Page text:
Banning cellphones in schools will add to the quality and efficiency of education

Banning cellphones in schools will add to the quality and efficiency of education

Noah Fortson - Staff Writer, Photo courtesy of Google Images

America’s rank in education is gradually trending downward. In a 2013 Science, Technology, Engineering and Math (STEM) study, experts recognized America as the 21st of the 23 highest performing industrialized countries in education – an obvious decline in power considering the U.S. was once recognized as a haven for learning and opportunity. A variety of factors have contributed to the U.S.’s sudden decline in performance. Most flaws in the school system are difficult to mend and would take years to solve. However, there are a few bad habits the country’s students have adopted that can quickly be changed and that will make a positive difference in the overall productivity of American classrooms. Cellphones, in particular, are restricting the U.S. from regaining prominence in the field of education. Hand-held technology disrupts work, encourages cheating and mutes social interaction for students across the country.

Cellphones distract numerous students throughout the day. Countless lessons are missed and minutes are wasted while information seems to fly right over students’ heads. In competing regions like Japan, Britain, France and Scandinavia, phone use is limited on most campuses in order to promote a much more efficient system of learning. Technology has become a nuisance in the daily lives of young Americans. Its tight grip never lets go, which makes teens constantly worry about missing the latest trending gossip on social media sites. The fear of missing out, or FOMO, looms in a student’s thought process, forcing them to put their minds toward social media updates rather than learning.

“Cellphones have the ability to be an incredible learning tool when permitted in the classroom,” said junior Alex Barr. “When students are allowed to use them in the right way, phones can serve many beneficial educational purposes.”

Another rapidly growing issue with cellphones is the prospect of cheating on exams. Cheating in class has become a more accessible privilege for American teens. The Internet is a great source for finding information, and the opportunity to have a massive database at one’s fingertips within seconds is a temptation for students to cheat. But by using technology the right way, kids could avoid the trouble and the punishments accompanying cheating. If teens used their appliances to study and gather information prior to the exam rather than during, then a greater number of students would excel in class and become smarter, more productive assets to society. A cheater never wins.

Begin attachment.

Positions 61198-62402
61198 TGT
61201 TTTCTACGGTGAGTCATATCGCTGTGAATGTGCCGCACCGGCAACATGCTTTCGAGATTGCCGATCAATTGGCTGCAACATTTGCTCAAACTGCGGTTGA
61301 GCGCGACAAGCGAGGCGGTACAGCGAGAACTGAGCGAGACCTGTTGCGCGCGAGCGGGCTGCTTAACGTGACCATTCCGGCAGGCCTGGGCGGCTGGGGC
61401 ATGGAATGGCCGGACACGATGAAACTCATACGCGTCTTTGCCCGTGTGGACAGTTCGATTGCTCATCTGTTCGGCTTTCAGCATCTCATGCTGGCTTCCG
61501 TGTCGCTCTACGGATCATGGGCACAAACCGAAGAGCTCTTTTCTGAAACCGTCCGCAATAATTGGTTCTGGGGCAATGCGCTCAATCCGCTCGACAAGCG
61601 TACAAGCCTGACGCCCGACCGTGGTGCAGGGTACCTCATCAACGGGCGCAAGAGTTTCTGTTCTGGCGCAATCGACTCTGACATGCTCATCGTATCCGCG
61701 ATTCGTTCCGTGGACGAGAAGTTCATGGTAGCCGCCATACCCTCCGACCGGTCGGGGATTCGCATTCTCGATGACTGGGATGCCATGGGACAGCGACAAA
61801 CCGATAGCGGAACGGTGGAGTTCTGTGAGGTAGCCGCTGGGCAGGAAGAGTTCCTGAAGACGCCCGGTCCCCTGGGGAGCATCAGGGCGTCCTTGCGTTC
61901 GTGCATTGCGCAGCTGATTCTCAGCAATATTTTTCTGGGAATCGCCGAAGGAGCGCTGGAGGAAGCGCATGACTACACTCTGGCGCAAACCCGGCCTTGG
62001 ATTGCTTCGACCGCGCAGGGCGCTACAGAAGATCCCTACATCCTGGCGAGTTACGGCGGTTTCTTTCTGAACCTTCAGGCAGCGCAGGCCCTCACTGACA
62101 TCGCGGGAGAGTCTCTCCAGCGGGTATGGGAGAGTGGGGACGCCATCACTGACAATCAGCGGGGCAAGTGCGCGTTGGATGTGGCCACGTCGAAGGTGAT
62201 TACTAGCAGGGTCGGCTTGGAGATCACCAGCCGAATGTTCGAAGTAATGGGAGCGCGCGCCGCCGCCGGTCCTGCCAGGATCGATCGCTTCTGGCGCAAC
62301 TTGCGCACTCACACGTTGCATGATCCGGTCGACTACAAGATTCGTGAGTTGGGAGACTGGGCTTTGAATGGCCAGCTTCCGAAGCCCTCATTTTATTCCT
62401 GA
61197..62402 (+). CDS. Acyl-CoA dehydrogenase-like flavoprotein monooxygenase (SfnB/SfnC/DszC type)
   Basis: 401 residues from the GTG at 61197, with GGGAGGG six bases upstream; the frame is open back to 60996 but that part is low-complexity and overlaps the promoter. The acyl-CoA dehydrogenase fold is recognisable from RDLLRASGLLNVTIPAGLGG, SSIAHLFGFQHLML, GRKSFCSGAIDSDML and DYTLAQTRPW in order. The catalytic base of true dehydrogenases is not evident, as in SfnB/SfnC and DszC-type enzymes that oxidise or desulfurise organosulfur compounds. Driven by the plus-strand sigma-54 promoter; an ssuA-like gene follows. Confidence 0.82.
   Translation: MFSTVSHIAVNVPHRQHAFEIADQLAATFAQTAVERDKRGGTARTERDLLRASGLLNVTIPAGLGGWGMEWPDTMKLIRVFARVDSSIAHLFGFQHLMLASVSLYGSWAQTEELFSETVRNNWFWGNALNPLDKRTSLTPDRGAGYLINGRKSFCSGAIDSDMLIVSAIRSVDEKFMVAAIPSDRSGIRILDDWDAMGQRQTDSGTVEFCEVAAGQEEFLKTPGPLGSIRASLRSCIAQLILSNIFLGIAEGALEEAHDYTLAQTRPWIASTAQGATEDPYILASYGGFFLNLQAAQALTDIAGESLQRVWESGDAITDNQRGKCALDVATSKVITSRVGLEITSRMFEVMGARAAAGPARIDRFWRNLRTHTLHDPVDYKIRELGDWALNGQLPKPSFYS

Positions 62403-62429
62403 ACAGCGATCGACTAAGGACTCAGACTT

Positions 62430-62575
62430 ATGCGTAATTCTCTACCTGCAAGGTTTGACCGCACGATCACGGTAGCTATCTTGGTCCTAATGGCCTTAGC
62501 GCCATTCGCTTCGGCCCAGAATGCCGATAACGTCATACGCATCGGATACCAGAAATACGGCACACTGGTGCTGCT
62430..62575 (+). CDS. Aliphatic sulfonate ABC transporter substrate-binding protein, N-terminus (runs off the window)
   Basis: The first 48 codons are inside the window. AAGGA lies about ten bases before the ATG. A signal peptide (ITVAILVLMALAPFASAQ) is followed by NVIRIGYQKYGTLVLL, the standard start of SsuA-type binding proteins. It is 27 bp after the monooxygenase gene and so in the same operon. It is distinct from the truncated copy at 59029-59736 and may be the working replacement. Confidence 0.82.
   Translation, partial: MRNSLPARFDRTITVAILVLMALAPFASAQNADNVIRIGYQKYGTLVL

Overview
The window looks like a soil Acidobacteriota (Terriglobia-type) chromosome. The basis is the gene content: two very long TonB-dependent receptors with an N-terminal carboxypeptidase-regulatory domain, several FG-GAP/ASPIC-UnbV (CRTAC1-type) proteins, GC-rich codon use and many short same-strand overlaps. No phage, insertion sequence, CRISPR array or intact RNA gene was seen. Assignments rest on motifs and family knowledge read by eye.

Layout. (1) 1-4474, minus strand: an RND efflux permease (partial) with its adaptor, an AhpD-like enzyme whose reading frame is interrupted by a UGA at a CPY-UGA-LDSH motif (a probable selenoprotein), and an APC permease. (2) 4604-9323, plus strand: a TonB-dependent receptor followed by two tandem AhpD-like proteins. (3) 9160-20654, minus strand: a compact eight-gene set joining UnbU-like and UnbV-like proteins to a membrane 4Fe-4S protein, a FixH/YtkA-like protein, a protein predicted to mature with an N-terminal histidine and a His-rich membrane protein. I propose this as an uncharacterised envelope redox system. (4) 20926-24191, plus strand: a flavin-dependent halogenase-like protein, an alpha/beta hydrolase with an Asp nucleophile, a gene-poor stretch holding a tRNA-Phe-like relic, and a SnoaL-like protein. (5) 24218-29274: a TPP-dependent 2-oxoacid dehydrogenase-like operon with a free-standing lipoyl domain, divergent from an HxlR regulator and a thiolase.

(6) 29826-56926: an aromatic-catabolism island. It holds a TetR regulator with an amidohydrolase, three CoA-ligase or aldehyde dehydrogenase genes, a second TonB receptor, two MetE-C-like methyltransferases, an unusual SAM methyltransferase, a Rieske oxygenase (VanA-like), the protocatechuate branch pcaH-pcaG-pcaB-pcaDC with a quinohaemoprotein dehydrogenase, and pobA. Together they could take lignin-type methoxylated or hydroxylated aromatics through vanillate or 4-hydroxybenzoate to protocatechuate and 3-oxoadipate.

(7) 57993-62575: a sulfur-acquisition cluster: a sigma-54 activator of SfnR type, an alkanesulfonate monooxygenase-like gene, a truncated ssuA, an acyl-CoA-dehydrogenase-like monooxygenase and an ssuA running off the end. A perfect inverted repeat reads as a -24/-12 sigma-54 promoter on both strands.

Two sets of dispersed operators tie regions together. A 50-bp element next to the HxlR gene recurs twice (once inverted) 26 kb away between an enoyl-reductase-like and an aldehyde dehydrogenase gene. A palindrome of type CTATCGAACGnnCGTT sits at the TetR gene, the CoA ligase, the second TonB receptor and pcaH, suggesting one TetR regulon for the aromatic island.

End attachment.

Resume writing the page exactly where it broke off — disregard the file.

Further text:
“Students and their devices have become virtually inseparable,” said Maryellen Weimer, Ph.D, in an article posted on “Points, grades, and most important of all, learning are at stake.”

Perhaps the biggest problem that has developed due to cellphone use at school is social interaction. In previous generations, students viewed school as a way of getting to know each other and form companionship. Yet today, in a “more advanced” time, the American youth is socially impaired. Kids seem to be glued to their phones, which prevents them from being outgoing and productive. When students do happen to speak to each other, the conversation typically consists of mindless comments about the latest idiotic post on a site or an application. The new era will probably never understand the beauty of conversation and sentimental friendship. Teens today may be carefree and consider themselves successful if they have a high Twitter follower ratio. But as far as having enough charisma to excel in the workplace, this generation is setting themselves up for failure.

Picture a high school reunion in 30 years. The room will be filled with socially awkward, unintelligent people who, most likely, will not even remember each other’s names because they spent too much time focused on social media rather than the importance of school and communication. But even if no one in the room remembers much or anything about the high school experience, it will be okay because anyone can always look it up on his or her phone.

Put down the phone in class.